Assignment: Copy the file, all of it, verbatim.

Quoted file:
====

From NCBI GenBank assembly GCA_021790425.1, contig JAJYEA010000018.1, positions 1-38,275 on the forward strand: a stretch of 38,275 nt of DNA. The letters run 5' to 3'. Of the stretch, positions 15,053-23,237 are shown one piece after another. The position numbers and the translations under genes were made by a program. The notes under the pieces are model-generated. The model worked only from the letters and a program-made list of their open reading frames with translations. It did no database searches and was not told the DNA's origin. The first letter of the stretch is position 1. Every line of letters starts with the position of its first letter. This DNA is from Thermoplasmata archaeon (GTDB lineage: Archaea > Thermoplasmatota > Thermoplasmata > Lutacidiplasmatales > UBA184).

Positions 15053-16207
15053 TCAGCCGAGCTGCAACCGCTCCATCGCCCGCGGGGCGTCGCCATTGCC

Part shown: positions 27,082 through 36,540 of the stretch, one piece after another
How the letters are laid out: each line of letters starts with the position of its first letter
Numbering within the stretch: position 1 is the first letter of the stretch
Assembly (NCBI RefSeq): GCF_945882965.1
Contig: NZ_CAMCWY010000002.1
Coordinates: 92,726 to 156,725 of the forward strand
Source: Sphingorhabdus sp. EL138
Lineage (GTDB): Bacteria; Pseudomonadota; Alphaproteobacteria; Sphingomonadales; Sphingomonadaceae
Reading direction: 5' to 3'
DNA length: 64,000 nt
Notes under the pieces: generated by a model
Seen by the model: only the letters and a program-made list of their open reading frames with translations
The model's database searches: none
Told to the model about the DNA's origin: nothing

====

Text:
From NCBI GenBank assembly GCA_021790425.1, contig JAJYEA010000018.1, positions 1-38,275 on the forward strand: a stretch of 38,275 nt of DNA. The letters run 5' to 3'. Of the stretch, positions 15,053-23,237 are shown one piece after another. The position numbers and the translations under genes were made by a program. The notes under the pieces are model-generated. The model worked only from the letters and a program-made list of their open reading frames with translations. It did no database searches and was not told the DNA's origin. The first letter of the stretch is position 1. Every line of letters starts with the position of its first letter. This DNA is from Thermoplasmata archaeon (GTDB lineage: Archaea > Thermoplasmatota > Thermoplasmata > Lutacidiplasmatales > UBA184).

Positions 15053-16207
15053 TCAGCCGAGCTGCAACCGCTCCATCGCCCGCGGGGCGTCGCCATTGCC

Part shown: positions 27,082 through 36,540 of the stretch, one piece after another
How the letters are laid out: each line of letters starts with the position of its first letter
Numbering within the stretch: position 1 is the first letter of the stretch
Assembly (NCBI RefSeq): GCF_945882965.1
Contig: NZ_CAMCWY010000002.1
Coordinates: 92,726 to 156,725 of the forward strand
Source: Sphingorhabdus sp. EL138
Lineage (GTDB): Bacteria; Pseudomonadota; Alphaproteobacteria; Sphingomonadales; Sphingomonadaceae
Reading direction: 5' to 3'
DNA length: 64,000 nt
Notes under the pieces: generated by a model
Seen by the model: only the letters and a program-made list of their open reading frames with translations
The model's database searches: none
Told to the model about the DNA's origin: nothing